The association voted not to hand out the awards, which can boost interest in a film and predict its Oscar chances. Members said they would consider resuming the awards if the studios again hand out videos and DVDs of new films.
The major studios and their trade group, the Motion Picture Association of America, agreed in September to stop sending "screener" copies to the 5,600 Academy Awards voters and other groups that hand out awards, including the Los Angeles Film Critics and the National Society of Film Critics.
The studios hoped to prevent piracy, but the move angered supporters of smaller movies who say voters may miss independent pictures if they have to see them at screenings in theaters.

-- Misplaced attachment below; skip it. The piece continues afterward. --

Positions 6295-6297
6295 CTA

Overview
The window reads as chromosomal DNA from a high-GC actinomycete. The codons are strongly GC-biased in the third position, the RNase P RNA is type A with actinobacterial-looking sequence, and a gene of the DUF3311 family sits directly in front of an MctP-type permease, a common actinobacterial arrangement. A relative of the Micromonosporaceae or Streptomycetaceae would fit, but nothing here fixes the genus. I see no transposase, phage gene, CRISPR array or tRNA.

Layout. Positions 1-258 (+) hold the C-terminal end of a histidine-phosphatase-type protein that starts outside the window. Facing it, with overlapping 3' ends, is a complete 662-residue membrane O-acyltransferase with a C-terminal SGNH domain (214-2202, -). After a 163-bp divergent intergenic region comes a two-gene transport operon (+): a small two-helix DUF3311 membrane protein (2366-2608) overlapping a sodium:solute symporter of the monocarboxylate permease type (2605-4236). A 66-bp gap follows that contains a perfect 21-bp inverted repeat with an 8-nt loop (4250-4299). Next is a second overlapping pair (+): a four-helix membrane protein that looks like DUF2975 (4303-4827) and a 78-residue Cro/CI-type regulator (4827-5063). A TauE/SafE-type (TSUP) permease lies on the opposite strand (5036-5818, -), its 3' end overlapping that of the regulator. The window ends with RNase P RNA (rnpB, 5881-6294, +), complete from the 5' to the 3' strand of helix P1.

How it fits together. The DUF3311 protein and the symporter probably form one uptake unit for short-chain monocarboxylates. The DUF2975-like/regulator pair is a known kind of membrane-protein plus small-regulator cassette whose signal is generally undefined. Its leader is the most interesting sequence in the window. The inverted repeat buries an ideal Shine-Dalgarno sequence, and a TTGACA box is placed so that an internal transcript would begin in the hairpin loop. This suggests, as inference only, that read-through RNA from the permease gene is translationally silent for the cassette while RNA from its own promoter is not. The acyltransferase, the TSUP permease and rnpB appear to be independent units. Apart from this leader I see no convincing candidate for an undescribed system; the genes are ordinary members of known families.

Opponents of the ban say screener distribution has led to several Academy Awards for smaller films, including best actress wins for Halle Berry in 2001's "Monster's Ball" and Hilary Swank in 1999's "Boys Don't Cry."
Ella Taylor, a critic for the LA Weekly, suggested the cancellation and said she hoped other critics groups also would withhold awards. She said there were many films released toward the end of the year, and that voters may not be able to see them all without screeners.
"Unless they rescind the ban we just don't feel that we can really do our work properly," she said.
MPAA officials did not return calls for comment Sunday.
Jean Oppenheimer, the president of the association, said many critics see films in theaters but use screener copies to view films again as they decide the best pictures of the year.
"This really helps inform us better," said Oppenheimer, who reviews films for New Times, National Public Radio and other outlets.